Following this week’s deadly fentanyl laced oxycodone seizure in upstate New York, the State Senate Task Force on Heroin and Opioid Addiction, co-Chaired by Senator George Amedore, is urging passage of legislation to amend the public health law that would add new derivatives of fentanyl to the controlled substance schedule. The bill would also increase criminal penalties for the sale of an opiate containing a fentanyl derivative.
“Fentanyl is stronger and deadlier than heroin and as it continues to make its way onto our streets, we see more deaths and overdoses,” said Senator George Amedore, co-Chair of the Senate Task Force on Heroin and Opioid Addiction. “The Senate has repeatedly passed measures to add fentanyl to the controlled substance list and to crack down on the dealers who are using this poison to increase their profits. I hope the Assembly and the Governor will get serious and join us in passing these critically important enforcement measures that will finally properly punish these dealers.”
"We have a moral obligation to work to prevent the loss of life due to dangerous fentanyl-laced drugs and derivatives," said Senator Fred Akshar. "Families are being ripped apart by opioid addiction across our state, and fentanyl has become a fast-track to overdose deaths. The Assembly must wake up and act immediately to help stem the tide of this epidemic and give law enforcement the tools they need to get purveyors of this poison off the streets."
Fentanyl is a strong pain medication, that when administered in a medical setting, is often combined with anesthesia to prevent surgery related pain. When improperly used, the effects of fentanyl can lead to serious or life threatening respiratory problems.”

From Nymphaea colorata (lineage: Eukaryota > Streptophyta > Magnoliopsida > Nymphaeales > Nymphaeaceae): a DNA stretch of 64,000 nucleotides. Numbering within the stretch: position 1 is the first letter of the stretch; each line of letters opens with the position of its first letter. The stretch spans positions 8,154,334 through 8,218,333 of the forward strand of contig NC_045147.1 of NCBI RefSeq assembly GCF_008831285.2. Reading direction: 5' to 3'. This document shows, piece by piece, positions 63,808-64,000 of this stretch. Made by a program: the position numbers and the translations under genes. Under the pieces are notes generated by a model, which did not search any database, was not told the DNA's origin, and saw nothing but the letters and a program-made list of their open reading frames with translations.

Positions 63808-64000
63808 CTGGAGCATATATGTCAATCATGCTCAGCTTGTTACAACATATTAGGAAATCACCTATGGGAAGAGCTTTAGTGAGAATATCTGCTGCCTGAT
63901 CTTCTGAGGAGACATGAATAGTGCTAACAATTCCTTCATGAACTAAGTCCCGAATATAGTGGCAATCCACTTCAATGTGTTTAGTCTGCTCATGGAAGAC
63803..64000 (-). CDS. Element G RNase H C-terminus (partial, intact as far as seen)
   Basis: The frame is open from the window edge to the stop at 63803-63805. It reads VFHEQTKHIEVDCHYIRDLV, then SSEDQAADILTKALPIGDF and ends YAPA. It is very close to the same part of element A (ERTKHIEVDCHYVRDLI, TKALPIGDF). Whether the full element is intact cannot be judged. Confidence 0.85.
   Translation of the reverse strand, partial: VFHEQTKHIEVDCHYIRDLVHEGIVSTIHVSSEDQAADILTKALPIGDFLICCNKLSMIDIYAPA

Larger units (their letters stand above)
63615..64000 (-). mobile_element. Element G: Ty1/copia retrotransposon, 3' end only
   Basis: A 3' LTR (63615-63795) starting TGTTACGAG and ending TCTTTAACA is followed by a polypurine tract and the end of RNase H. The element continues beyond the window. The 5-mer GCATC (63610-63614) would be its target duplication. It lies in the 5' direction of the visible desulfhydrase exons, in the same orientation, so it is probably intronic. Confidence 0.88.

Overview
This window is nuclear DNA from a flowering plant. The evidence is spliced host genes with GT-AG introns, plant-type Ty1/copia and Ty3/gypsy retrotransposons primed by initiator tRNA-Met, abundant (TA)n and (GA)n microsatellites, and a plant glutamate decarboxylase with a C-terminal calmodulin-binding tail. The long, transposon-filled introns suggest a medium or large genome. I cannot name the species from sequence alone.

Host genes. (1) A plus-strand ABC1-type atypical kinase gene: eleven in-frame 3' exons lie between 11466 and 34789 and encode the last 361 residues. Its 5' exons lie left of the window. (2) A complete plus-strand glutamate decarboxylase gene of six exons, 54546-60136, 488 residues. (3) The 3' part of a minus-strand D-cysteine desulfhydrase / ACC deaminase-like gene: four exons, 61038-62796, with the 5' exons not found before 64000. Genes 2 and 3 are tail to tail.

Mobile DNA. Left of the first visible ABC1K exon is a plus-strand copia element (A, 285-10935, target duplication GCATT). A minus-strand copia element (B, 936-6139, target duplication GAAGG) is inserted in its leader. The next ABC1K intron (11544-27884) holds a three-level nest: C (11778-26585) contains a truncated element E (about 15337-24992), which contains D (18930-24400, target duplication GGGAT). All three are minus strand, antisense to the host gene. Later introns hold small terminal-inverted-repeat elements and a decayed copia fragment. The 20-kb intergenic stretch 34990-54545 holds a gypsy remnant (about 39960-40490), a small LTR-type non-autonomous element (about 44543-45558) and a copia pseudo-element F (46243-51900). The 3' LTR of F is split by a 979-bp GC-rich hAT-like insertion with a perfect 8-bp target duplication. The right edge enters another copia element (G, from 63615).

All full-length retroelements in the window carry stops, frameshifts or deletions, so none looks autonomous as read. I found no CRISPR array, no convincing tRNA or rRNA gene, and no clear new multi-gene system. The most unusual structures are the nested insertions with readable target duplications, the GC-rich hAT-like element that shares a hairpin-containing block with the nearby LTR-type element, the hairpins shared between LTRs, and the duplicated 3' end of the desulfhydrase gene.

“The fentanyl laced drug seizure upstate is hitting way to close to home,” said Senator Tom Croci, member of the Senate’s Joint Task Force on Heroin and Opioid Addiction and prime sponsor of the legislation. “It is frightening to think the number of lives that could have been lost if the perpetrators would have been successful in getting those pills on the street. As if heroin on its own was not bad enough, we now have fentanyl and its derivatives in the mix taking an even deadlier toll. I am strongly urging Assembly Speaker Carl Heastie to passage of this bill his number one priority when the Legislative session reconvenes in January. I equally urge Governor Cuomo to sign this legislation into law immediately following. Waiting will serve no purpose other than to raise the death toll associated with this dangerous drug.”
Numerous reports indicate that fentanyl has a similar euphoric effect to morphine and heroin. However, according to the New York Times, fentanyl is 100 times as powerful as morphine and much deadlier than heroin since it requires more naloxone (a drug used to reverse the effects of an opiate overdose) to counteract life threatening overdoses. The prevalence of fentanyl abuse has been on the rise. Because fentanyl is cheaper than heroin, drug dealers have been mixing fentanyl with heroin in order to produce a cheaper product, which far too often results in a lethal combination.
According to the CDC – National Center for Health Statistics, drug overdoses are expected to remain the leading cause of death for Americans under 50, as synthetic opioids — primarily fentanyl and its analogues — continue to push the death count higher. Drug deaths involving fentanyl more than doubled from 2015 to 2017, up 540% in 3 years.
Senate Bill S933A during the last legislative session where it passed unanimously by the Senate. The bill, co-sponsored by Assemblyman Al Graf, failed to make it out of the health committee in the New York State Assembly.